Pan Fish Transitioning
As we head into the mid-season of this very trying ice season, anglers need to be aware that pan fish such as crappies and bluegills start transitioning to shallower water, and will often abandon their deep water haunts in favor of water depths in the 6 to 11 foot range.
Crappies, like walleyes, don’t all do the same thing at the same time. Some populations inhabit deep structure while others stay right against the weeds and never leave. There are distinct populations that do different things. The wonderful thing about shallow crappies hiding along weed structure, is that they are aggressive and are feeding often. These are fish that will bite, versus their deep water cousins that need to be coaxed into biting.
Start your crappie and bluegill fishing very shallow and work your way deeper. This means starting at 6 to 11 feet and drilling lots of holes to find a weed edge. Give this strategy about an hour before moving on. Too many anglers just plop down and sit for the duration hoping that the fish will eventually move in. Success is very rare in this scenario.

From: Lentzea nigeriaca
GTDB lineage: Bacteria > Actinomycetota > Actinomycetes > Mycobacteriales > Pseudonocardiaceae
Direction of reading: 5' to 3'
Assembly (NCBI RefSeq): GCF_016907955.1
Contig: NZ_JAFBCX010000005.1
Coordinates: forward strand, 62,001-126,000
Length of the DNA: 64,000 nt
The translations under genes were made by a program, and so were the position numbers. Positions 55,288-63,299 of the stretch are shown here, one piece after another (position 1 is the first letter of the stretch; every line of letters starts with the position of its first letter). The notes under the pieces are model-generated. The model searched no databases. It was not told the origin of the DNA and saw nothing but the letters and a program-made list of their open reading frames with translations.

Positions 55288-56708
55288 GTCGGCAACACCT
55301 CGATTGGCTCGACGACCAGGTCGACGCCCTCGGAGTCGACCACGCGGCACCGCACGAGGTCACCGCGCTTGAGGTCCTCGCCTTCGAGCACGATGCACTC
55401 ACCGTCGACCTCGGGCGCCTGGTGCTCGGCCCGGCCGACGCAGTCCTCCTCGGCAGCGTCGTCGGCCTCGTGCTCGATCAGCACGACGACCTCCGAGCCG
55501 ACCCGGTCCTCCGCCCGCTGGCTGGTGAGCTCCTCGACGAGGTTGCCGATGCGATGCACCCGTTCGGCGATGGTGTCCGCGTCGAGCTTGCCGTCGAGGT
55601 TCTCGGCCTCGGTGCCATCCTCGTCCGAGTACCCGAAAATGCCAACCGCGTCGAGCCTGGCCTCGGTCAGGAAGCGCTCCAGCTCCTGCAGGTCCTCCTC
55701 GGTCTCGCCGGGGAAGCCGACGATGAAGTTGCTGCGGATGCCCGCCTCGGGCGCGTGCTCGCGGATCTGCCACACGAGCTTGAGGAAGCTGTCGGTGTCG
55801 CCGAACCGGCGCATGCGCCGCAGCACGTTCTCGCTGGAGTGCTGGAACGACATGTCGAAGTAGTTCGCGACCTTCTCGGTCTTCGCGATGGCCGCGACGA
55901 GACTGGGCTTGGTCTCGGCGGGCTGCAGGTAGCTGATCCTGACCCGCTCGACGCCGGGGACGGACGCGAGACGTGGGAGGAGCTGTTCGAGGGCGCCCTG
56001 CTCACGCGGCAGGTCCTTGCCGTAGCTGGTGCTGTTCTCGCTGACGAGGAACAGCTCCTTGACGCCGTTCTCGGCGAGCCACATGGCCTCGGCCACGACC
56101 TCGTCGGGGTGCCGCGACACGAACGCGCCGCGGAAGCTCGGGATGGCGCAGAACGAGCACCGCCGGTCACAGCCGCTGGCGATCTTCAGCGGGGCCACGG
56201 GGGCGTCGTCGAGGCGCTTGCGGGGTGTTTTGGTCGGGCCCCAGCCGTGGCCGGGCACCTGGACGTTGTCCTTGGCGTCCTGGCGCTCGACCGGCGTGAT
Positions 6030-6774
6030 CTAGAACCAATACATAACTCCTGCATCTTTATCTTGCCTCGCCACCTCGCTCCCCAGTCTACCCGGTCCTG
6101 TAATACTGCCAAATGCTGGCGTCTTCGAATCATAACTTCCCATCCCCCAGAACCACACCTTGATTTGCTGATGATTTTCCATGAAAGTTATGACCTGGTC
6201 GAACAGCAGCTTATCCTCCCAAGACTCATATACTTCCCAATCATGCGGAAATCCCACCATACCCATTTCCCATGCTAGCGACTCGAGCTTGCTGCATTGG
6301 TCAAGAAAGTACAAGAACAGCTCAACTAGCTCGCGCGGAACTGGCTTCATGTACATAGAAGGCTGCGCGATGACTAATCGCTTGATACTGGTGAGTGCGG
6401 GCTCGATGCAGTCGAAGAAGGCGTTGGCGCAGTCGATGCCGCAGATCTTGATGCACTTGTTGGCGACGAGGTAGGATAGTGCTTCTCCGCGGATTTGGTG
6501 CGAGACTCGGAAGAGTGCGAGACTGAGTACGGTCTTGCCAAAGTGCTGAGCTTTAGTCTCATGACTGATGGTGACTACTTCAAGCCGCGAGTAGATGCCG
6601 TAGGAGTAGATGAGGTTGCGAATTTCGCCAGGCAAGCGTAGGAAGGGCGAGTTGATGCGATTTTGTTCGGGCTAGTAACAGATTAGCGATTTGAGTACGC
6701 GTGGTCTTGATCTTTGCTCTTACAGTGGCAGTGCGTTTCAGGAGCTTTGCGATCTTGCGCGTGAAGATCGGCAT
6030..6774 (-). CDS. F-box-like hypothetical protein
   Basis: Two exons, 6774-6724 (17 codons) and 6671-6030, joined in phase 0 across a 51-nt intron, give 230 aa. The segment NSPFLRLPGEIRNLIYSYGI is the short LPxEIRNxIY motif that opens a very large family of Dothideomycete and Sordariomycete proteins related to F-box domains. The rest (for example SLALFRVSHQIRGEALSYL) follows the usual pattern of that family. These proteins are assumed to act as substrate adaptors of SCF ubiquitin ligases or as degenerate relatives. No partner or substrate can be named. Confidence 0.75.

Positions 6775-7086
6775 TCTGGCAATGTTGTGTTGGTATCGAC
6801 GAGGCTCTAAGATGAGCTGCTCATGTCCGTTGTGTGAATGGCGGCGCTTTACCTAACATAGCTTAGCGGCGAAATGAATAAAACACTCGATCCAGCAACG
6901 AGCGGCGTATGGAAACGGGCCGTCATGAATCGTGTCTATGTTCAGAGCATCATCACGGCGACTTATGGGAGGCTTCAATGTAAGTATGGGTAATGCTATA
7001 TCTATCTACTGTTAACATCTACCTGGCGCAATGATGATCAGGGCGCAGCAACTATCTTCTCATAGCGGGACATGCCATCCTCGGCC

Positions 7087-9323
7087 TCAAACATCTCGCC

Next, move is to deeper water in the 11 to 18 feet depths, looking for transitional fish that are the in-between biters, usually to rest and loaf. At times this bite can be very frustrating. Chances are these transitional fish will move to shallower water late in the day to feed. It’s not impossible to get these mid-depth fish to bite.
The final move is to look for suspended crappies in the deepest water of the lake. These fish will be very evident on your electronics, as they are often seen halfway down the water column.
The key to mid-season success, is to hit these three different areas and to drill lots of holes. Chances are, you will find fish on one of the depths, and sometimes all three!
Hope this helps!
Thanks for looking…..Good Luck!